One suspects that George W. Bush is no great lover of foreign language films, Persian pop music and Latin jazz. It probably doesn’t break his heart that cultural exchange, involving these and other art forms, has been hindered by the war on terrorism. But before he writes the whole thing off as soft-headed intellectual nonsense, he might want to talk to Norman Pattiz.

Pattiz is the creator of Radio Sawa, the U.S. government-sponsored Arabic-language broadcasting service. Broadcasting 24 hours a day, seven days a week since its debut in March 2002, Radio Sawa -- which means “Radio Together” in Arabic -- has been hugely successful in attracting listeners in its under-30 target audience. Ha'aretz reports that it is the most listened-to radio station among young people in Jordan's capital, Amman. While the broadcasts include news reports, its popularity is generally attributed to its multi-cultural musical programming that allows listeners to hear their favorite Arab and Western performers in the same broadcasts.

The hope is that the station will improve America’s image among young Arabs. While testifying before the Senate’s Committee on Foreign Relations in June, Pattiz said, “There’s a media war going on (in the Middle East) and the weapons of that war include disinformation, incitement to violence, hate radio, government censorship and journalistic self-censorship. And the U.S. didn’t have a horse in the race.”

Whether Radio Sawa will be successful in improving America’s standing with young Arabs remains to be seen. But the willingness of the U.S. government to fund it, to the tune of $35 million in fiscal year 2002, demonstrates an awareness of the power of pop culture to help bridge cultural divides.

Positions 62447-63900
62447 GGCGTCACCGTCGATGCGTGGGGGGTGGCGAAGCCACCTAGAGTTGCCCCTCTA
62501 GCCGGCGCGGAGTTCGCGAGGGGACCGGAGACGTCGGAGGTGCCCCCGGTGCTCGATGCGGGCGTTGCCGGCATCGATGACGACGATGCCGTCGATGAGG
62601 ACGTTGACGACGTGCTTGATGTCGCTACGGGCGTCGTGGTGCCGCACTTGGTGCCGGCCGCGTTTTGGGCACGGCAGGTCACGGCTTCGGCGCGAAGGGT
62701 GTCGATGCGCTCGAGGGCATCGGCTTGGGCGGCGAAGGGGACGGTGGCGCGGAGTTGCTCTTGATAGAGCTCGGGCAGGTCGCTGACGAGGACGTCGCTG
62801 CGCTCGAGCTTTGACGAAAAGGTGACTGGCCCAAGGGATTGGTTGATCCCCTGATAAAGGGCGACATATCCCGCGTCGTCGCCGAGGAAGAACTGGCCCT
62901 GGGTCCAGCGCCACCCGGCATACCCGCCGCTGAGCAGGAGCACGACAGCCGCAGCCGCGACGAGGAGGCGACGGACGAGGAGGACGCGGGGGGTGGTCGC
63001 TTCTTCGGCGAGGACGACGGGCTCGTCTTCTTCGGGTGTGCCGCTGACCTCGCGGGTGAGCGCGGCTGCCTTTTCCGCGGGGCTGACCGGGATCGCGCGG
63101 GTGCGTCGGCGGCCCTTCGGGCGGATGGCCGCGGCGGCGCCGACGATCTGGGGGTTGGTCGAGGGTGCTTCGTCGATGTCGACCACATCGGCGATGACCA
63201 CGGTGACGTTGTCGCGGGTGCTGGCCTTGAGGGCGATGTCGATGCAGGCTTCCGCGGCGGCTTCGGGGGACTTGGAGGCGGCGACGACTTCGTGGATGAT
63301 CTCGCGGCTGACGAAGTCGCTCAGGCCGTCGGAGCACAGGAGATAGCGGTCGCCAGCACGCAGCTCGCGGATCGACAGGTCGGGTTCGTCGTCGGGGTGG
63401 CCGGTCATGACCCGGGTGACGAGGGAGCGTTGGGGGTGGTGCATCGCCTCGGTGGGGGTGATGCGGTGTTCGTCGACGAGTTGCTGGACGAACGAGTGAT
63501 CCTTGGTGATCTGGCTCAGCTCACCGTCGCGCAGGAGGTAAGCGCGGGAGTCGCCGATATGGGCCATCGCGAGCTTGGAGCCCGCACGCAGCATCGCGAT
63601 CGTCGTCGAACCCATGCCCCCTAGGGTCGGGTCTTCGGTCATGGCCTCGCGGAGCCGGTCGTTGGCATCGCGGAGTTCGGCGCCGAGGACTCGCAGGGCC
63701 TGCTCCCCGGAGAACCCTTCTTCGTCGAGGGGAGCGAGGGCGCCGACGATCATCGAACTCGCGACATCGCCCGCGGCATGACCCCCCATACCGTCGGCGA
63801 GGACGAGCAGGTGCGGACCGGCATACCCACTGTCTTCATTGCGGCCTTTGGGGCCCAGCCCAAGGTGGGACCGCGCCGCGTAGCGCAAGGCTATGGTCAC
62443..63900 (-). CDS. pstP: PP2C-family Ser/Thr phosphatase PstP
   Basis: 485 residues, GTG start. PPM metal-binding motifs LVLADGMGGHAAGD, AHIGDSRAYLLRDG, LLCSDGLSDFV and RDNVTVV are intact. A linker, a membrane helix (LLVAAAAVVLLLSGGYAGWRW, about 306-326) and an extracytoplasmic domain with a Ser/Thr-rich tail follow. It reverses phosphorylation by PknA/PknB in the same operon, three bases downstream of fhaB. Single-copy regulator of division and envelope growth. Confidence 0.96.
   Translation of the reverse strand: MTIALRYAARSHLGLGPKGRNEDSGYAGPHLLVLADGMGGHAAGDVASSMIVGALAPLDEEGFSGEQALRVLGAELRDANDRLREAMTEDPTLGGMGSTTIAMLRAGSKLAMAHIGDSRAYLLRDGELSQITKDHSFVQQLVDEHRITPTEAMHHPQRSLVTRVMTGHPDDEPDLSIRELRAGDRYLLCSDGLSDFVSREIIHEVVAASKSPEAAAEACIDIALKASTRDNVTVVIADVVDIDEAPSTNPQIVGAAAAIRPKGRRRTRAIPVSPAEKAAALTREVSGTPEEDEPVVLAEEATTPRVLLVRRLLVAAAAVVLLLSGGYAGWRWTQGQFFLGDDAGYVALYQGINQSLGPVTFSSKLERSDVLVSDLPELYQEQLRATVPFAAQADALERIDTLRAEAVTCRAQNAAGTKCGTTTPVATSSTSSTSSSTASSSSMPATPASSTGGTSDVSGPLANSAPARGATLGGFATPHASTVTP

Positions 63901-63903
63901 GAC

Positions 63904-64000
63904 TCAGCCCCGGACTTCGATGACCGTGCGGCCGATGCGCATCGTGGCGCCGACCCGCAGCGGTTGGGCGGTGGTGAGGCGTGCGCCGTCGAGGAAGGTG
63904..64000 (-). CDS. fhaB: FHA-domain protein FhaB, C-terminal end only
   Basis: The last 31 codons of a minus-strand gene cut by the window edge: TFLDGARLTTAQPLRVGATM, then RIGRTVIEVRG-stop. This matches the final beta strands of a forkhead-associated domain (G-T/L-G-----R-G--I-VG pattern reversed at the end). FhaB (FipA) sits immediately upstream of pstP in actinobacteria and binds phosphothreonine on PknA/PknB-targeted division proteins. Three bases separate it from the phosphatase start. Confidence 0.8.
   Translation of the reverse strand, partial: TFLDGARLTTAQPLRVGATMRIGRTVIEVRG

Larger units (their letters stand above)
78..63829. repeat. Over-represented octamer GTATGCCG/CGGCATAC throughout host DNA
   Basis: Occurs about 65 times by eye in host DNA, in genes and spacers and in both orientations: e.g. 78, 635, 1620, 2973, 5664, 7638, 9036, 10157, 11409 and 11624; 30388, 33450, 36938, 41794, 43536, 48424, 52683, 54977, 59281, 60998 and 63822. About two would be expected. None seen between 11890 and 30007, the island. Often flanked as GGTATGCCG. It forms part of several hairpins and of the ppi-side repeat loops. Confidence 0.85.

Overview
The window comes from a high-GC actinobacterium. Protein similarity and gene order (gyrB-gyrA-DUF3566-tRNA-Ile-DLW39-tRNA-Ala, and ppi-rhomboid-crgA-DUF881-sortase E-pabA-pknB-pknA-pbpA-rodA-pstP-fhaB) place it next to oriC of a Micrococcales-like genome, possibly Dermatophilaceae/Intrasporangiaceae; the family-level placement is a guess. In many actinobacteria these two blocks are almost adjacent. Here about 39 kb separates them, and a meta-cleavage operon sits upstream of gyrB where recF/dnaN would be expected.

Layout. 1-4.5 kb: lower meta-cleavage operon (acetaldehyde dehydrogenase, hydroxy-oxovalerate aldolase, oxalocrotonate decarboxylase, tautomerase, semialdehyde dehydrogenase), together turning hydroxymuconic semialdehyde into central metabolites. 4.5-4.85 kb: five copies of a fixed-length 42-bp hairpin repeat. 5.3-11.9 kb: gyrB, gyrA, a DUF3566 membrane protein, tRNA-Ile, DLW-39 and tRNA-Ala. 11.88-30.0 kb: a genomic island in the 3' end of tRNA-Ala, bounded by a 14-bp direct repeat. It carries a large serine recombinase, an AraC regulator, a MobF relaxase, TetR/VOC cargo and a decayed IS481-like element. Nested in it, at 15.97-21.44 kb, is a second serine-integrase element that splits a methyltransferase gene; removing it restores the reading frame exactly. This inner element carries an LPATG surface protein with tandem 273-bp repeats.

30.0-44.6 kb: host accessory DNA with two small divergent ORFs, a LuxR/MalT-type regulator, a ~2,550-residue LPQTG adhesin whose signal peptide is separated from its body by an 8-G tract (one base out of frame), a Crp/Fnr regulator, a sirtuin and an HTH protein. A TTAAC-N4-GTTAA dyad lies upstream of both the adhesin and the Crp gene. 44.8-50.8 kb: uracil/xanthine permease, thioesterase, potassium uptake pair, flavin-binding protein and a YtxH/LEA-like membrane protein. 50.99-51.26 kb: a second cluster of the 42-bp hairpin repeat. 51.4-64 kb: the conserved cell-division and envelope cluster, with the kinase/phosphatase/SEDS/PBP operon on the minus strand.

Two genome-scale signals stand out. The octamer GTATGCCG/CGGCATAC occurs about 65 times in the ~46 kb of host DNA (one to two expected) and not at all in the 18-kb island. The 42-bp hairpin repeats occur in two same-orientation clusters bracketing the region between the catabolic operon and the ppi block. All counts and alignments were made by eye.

So why then are we using visa delays to burn down those bridges? Why, when we’re spending good money to promote cultural understanding in the Middle East, are we deliberately undercutting those efforts by belittling their cultural icons? This is not the way to win the hearts of their youth.

Think of it this way: How would Americans respond if another country announced that Steven Spielberg or Bruce Springsteen would have to sit out an awards ceremony so that background checks could be completed to make sure they weren’t terrorists? Would we think that reasonable? Would we assume that no insult was intended against the United States?

What makes this all so sad, of course, is that the problem could be fixed with modest efforts. Developing a system that expedites visa requests from performing artists and similar cultural figures, perhaps combined with some form of grandfather clause for those who have visited here in the past and who have already undergone background checks, would be a snap. And it wouldn’t harm homeland security one iota. But so far, at least, our government has refused to budge.

In a statement released to the press, New York Film Festival director Richard Pena summed it up this way: “It’s a terrible sign of what’s happening in this country today that no one seems to realize or care about the kind of negative signal this sends out to the entire Muslim world (not to mention to everyone else).”

Like I said before, sometimes we’re just dumb.

Steven C. Day is an attorney practicing in Wichita, Kansas.